Unlike a Self-Directed IRA LLC, in the case of a Solo 401(k) Plan, UBTI does not apply to unrelated debt-financed income (UDFI) when using nonrecourse leverage to purchase real estate.

The UDFI rules apply when a 401(k) Plan uses leverage to acquire property such as real estate. Pursuant to Internal Revenue Code Section 514(c)(9), a 401(k) Qualified Plan is not subject to the UDFI rules and, thus, the UBTI tax if nonrecourse leverage is used to acquire property such as real estate.

With the UBTI tax rates at approximately 37% for 2019, the Solo 401(k) Plan offers real estate investors looking to use nonrecourse leverage in a transaction with a tax efficient solution.

Am I subject to UBTI Tax on Unrelated Debt Financed Income in a Solo 401(k) Plan?

No. Unlike a Self Directed IRA LLC, when a Solo 401(k) Plan uses nonrecourse leverage to purchase real estate that is leveraged, it is exempt from paying any Unrelated Business Taxable Income (UBTI) tax on the income or gain generated. 

Why does the UBTI Exemption for Using Leverage in a Solo 401(k) Apply to 401(k) Plans and Not IRAs?

When Internal Revenue Code Section 514(c)(9) was enacted in 1980, it applied only to qualified pension, profit sharing, and stock bonus plans. However, its scope was broadened in 1984 to include schools, colleges, and universities.

The provision brings the history of Internal Revenue Code Section 514 full circle by exempting some organizations, such as 401(k) Qualified Plan, from tax on income from the very sort of leveraged real estate deals that provoked the enactment of the predecessor of Internal Revenue Code Section 514 in 1950.

As per the legislative history, the only reason given in the committee reports for the exemption is that some people wanted it: “Trustees of these plans are desirous of investing in real estate for diversification and to offset inflation. Debt-financing is common in real estate investments.”

Using a Solo 401(k) Plan, what type of transactions may trigger the UBTI tax?

In general, most passive investments that your Solo 401(k) Plan might invest in are exempt from UBTI. Some examples of exempt type of income include: interest from loans, dividends, annuities, royalties, most rentals from real estate, and gains/losses from the sale of real estate.

The type of income that generally could subject a Self Directed Solo 401(k) plan to UBTI or UBIT is income generated from the following sources:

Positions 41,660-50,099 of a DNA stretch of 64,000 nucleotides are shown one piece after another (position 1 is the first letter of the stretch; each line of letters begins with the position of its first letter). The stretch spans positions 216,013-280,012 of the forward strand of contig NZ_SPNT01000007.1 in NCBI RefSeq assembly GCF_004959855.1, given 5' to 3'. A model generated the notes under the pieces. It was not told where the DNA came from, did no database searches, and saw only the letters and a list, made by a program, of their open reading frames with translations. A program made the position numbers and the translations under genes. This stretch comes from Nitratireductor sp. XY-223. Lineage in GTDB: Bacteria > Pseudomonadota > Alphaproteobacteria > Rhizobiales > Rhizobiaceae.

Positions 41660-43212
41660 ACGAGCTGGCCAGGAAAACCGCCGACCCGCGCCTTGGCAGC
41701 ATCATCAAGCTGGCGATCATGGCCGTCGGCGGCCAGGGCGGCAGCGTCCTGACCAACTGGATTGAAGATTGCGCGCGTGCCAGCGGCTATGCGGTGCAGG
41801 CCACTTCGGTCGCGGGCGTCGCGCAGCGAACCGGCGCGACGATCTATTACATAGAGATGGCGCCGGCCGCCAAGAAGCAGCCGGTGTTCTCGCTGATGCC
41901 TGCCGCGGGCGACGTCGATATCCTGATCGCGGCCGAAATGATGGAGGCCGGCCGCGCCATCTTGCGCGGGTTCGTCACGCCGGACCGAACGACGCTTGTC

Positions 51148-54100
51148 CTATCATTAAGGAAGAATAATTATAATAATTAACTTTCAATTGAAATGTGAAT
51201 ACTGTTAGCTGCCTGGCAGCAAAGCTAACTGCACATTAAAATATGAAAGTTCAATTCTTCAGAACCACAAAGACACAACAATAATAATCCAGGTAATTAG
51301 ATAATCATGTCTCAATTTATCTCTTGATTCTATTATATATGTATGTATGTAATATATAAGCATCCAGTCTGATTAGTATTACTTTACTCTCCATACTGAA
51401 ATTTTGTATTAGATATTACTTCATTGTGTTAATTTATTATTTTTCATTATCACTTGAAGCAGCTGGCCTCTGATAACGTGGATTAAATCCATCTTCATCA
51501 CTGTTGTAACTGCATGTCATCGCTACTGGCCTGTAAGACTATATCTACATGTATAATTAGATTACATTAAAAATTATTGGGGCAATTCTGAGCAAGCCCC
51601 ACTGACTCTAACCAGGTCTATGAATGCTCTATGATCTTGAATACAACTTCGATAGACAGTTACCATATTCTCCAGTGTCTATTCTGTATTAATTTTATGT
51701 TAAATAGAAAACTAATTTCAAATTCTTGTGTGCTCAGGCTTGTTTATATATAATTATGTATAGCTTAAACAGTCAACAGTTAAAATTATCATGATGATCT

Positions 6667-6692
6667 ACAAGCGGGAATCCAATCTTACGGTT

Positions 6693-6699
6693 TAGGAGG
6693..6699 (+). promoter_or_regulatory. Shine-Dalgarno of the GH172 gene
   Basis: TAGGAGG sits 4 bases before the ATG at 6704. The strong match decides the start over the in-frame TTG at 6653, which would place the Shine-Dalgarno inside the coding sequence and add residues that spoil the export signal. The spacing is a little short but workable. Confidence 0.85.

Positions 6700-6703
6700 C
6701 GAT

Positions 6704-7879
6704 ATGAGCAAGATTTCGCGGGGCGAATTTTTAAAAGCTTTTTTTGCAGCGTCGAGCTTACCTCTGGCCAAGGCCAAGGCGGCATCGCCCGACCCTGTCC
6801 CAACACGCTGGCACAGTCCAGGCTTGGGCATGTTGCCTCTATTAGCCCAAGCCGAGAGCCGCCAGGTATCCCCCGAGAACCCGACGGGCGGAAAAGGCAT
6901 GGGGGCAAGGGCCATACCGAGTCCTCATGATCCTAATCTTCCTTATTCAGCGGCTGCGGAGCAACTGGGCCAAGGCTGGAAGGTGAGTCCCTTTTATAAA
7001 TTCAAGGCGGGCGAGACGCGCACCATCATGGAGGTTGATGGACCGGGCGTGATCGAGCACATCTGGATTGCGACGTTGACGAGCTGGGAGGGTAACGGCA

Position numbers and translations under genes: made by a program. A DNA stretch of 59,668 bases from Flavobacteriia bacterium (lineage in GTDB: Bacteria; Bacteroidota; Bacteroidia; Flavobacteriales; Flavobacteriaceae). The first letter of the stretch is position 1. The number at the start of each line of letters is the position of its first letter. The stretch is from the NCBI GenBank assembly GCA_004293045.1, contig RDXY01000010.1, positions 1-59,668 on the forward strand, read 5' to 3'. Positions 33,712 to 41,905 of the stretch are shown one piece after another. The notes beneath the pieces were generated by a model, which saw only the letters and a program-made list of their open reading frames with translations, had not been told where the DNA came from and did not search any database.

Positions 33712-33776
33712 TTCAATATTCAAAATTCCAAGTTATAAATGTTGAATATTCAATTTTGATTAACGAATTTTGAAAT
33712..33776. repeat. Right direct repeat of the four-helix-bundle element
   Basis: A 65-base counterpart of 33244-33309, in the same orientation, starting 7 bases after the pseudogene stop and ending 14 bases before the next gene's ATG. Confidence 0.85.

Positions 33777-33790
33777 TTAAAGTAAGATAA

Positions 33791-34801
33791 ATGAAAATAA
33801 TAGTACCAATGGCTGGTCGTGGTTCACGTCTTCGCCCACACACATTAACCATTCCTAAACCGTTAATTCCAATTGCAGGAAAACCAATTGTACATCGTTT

• Income from the operations of an active trade or business – i.e. a restaurant, gas station, store, etc.
  • Business income generated via a passthrough entity, such as an LLC or partnership
  • Using margin on a stock purchase

What are some of the factors the IRS or the Courts may consider when determining whether a real estate transaction may be subject to UBTI?

In general, the determination of whether a transaction or series of transaction involving a solo 401(k) plan will trigger the unrelated business taxable income (UBTI) tax is based off the facts and circumstances.  The maximum tax rate for UBTI is 37% so it is important to have a good handle on whether the tax could be triggered. In general, the following the IRS and the courts will look at the following factors to determine whether the retirement account transaction triggered the UBTI tax:

  • Frequency of transactions
  • Level of continuity
  • Level of improvement
  • Intent
  • The proximity of sale to purchase
  • Purpose for which the asset was acquired
  • Personal activities of taxpayer

What is the UBTI tax rate?

Internal Revenue Code Section 511 taxes “unrelated business taxable income” (UBTI) at the rates applicable to corporations or trusts, depending on the organization’s legal characteristics. Generally, UBTI is gross income from an organization’s unrelated trades or businesses, less deductions for business expenses, losses, depreciation, and similar items directly connected therewith. A Solo 401(k) Plan subject to UBTI is taxed at the trust tax rate because an IRA is considered a trust. For 2019, a Solo 401(k) Plan subject to UBTI is taxed at the following rates:

  • $0 – $2,550 = 10% of taxable income
  • $2,551 – $9,150 = $255 + 24% of the amount over $2,550
  • $9,151 – $12,500 = $1,839 + 35% of the amount over $9,150
  • $12,501 + = $3,011.50 + 37% of the amount over $12,500